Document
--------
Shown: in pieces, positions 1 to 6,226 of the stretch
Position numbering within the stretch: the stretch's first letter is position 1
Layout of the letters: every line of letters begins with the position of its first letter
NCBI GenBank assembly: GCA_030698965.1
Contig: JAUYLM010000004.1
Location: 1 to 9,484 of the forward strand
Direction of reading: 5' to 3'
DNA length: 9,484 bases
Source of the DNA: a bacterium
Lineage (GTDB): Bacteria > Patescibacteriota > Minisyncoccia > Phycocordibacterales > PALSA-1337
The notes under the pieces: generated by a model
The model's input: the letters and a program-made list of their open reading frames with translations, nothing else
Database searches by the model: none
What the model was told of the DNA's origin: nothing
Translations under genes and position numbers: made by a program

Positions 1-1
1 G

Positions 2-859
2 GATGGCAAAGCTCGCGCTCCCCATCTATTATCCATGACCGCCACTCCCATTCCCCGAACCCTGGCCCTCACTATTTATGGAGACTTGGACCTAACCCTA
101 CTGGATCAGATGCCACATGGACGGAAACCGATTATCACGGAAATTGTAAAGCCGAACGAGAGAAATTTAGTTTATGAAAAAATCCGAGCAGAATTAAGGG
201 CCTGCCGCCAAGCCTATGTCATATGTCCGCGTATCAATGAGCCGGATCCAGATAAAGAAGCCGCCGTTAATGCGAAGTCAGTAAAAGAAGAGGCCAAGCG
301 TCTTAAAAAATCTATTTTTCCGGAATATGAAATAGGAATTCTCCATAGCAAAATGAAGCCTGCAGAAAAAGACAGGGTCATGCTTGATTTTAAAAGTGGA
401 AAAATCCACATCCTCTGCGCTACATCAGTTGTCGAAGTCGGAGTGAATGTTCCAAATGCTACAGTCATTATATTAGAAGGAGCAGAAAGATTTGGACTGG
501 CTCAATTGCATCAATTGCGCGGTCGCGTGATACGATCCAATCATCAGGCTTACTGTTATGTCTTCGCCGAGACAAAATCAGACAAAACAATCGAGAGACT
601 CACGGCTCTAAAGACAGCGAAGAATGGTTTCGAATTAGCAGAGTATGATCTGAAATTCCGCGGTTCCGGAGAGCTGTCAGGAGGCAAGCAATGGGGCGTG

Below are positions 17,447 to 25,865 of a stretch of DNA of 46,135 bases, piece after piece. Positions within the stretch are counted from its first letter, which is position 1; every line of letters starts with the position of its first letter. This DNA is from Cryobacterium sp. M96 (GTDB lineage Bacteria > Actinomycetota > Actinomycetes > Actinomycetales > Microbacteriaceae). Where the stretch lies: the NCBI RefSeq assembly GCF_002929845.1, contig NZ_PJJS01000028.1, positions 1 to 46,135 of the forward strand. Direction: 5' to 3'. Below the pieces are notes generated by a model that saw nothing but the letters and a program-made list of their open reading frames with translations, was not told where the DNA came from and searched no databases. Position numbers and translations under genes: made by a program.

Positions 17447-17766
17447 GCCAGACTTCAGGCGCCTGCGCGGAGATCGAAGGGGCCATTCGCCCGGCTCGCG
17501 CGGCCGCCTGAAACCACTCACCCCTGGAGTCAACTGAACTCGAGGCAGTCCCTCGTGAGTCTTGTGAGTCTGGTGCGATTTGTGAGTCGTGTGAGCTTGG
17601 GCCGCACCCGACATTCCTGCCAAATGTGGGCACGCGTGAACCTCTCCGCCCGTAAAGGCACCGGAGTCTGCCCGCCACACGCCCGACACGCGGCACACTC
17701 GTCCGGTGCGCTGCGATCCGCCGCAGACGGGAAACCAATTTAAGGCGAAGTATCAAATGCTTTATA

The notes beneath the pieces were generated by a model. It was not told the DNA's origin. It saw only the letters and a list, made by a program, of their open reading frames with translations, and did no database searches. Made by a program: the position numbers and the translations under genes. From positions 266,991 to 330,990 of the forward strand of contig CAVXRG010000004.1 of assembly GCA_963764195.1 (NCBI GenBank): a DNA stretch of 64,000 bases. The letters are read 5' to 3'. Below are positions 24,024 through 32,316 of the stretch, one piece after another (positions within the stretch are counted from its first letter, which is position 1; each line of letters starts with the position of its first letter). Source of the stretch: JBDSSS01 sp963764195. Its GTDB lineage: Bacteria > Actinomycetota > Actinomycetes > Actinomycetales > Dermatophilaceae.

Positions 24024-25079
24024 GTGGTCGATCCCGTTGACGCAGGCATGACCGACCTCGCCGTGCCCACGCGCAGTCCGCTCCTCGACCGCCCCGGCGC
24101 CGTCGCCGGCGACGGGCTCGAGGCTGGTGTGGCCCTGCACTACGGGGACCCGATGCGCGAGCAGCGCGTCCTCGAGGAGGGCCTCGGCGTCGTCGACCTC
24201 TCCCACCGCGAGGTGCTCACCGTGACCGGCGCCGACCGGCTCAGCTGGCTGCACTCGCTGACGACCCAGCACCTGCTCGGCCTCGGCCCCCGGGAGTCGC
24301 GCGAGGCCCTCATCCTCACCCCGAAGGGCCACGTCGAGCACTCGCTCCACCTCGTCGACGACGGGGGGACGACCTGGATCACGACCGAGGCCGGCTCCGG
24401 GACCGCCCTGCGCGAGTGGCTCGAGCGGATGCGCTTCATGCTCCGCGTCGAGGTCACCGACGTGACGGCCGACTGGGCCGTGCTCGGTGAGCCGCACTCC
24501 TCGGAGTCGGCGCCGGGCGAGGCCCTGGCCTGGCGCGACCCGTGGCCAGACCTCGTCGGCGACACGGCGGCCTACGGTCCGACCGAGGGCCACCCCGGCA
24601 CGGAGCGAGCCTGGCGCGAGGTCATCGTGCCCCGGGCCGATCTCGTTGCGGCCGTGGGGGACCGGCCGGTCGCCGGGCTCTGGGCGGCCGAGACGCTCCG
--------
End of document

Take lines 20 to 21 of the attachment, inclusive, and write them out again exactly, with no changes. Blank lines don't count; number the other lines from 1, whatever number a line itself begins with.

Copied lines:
101 CTGGATCAGATGCCACATGGACGGAAACCGATTATCACGGAAATTGTAAAGCCGAACGAGAGAAATTTAGTTTATGAAAAAATCCGAGCAGAATTAAGGG
201 CCTGCCGCCAAGCCTATGTCATATGTCCGCGTATCAATGAGCCGGATCCAGATAAAGAAGCCGCCGTTAATGCGAAGTCAGTAAAAGAAGAGGCCAAGCG